One moment, he was shuffling though his writings looking for suitable inspiration for lyrics and the next he was experiencing one of the biggest breakthroughs of his career. He immediately got to work and wrote the entire iconic song down in one session.
Penning that song helped Bob rediscover his sense of purpose and passion. It helped realign his careers trajectory and reconnect himself to that inner source of creativity that flows like a fountain. While that spring may have previously slowed to a trickle, now it was gushing forth like a geyser of visionary ingenuity.
Dylan had never written anything like that before. It came to him so suddenly. After finishing the song, he no longer desired to write a novel or anything else. He just wanted to write songs.
While ‘Like a Rolling Stone’ wasn’t quite as overtly political as some of Dylan’s other songs, it did capture the sense of cynical ire and revolutionary angst that defined the youth culture of the generation.
The song’s four verses dealt with a once prosperous and affluent princess that Dylan referred to as Miss Lonely who experiences some kind of socio-economic fall from grace. ‘You better take your diamond ring, you better pawn it babe’ Dylan admonishes – as if to say that further retribution was yet to befall her.
Many have attempted to decipher who ‘Miss Lonely’ might have represented. Some suggest that it was former lover and fellow musician Joan Baez or actress Edie Sedgewick, whom Dylan also supposedly had a brief relationship during that period. Dylan loathed Andy Warhol’s pretentious factory scene and many of the people described in the song could very well be referencing that art collective.
Dylan Continued On With A Backing Band
Despite having very little history with the man, Dylan sent for blues guitarist Mike Bloomfield to come up to Woodstock to help him finish recording the song. At that point the track was very raw and not even close to being finished. It would require serious experimentation and rearrangement to get all the kinks worked out.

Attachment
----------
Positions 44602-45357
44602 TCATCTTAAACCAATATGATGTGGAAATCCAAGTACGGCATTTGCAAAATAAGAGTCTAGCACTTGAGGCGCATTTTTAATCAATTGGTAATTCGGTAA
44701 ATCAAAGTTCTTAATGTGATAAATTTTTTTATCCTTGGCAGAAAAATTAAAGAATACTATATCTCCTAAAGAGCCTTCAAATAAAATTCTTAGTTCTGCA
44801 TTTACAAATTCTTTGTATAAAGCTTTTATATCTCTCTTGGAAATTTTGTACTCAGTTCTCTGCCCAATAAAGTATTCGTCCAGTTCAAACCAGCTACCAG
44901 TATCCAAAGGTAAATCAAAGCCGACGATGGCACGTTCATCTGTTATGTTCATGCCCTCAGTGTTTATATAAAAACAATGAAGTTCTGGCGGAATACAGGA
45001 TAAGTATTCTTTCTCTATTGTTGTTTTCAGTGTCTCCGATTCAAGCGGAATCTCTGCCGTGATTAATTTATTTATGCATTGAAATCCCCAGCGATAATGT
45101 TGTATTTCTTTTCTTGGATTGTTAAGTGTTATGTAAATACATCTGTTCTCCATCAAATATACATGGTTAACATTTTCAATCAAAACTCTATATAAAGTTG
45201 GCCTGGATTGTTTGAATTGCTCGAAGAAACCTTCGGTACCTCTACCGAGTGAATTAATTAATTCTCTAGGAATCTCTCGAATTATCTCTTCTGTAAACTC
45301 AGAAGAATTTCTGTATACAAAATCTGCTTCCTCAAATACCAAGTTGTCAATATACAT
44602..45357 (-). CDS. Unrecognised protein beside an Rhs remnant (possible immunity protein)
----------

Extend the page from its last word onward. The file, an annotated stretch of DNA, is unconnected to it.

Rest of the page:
Decades later when the original hand-written lyrics were auctioned off for a record-setting $2 million, it was revealed that many of the original lyrics were swapped out for other ones that that the chorus was originally completely buried on the fourth page of notes.
Bloomberg assumed that Dylan had requested him to play the blues – seeing as that was his signature style – but when he got to Woodstock, Dylan told him that he didn’t ‘want any of that B.B. King stuff. After being told that, Mike was at a loss, but continued to mess around with the song until he found a style that pleased him.
‘Like a Rolling Stone’ went on to become Dylan’s highest-charting single up until that point. It reached number 2 on the Billboard Hot 100. Dylan credits the song for helping him revive his passion in music. He’s even described the song in spiritual terms in some later interviews.
He told the LA Times in 2004, that writing the song was a lot like a ghost had come and wrote it for him. “It gives you a song and it goes away.” Dylan remarked. “You don’t know what it means. Except the ghost picked me to the the song.”
Dylan’s First Number One Hit
We don’t know what kind of magic he was tapping into when he wrote ‘Like a Rolling Stone,’ but it seems that Bob Dylan has still got it.
In April of 2020, Dylan earned his first ever US number one Billboard hit with his delightfully subdued 17-minute concept track ‘Murder Most Foul’. It was actually the first original song that Dylan released in nearly eight years. The track was released in March 27 and deals with the assassination of John F. Kennedy in 1963.
The song features Fiona Apple on piano. It unfolds slowly but in addition to documenting the historic slaying of the 35th President, it describes the unfolding of the counterculture movement while giving shout outs to all the eras most influential musicians, films and pop culture references.
Nielsen reported that ‘Murder Most Foul’ sold over 10,000 downloads in the first days that it was available, and music mags like Pitchfork, NME and Rolling Stone have included it on their best of 2020 lists.
Can you imagine if Bob Dylan had actually thrown in the towel before writing ‘Like a Rolling Stone”? That’s honestly an alternate reality that I’m not interested in seeing.
Bob Dylan has had one of the most prestigious careers in music history. He’s sold more than 100 million records. He’s received more awards that we got time to list. He’s a Presidential Medal of Freedom Recipient and he’s an inductee in both the Nashville Songwriters Hall Of fame and the Rock and Roll Hall Of Fame. Oh yeah, he won a Nobel Prize for literature as well.
Tangled Up In Blue, Mr. Tambourine Man, Hurrcane, Just Like a Woman – Bob Dylan has come up with with some seriously groud-breaking songs. What’s your personal favorite? Let us know in the comments section below.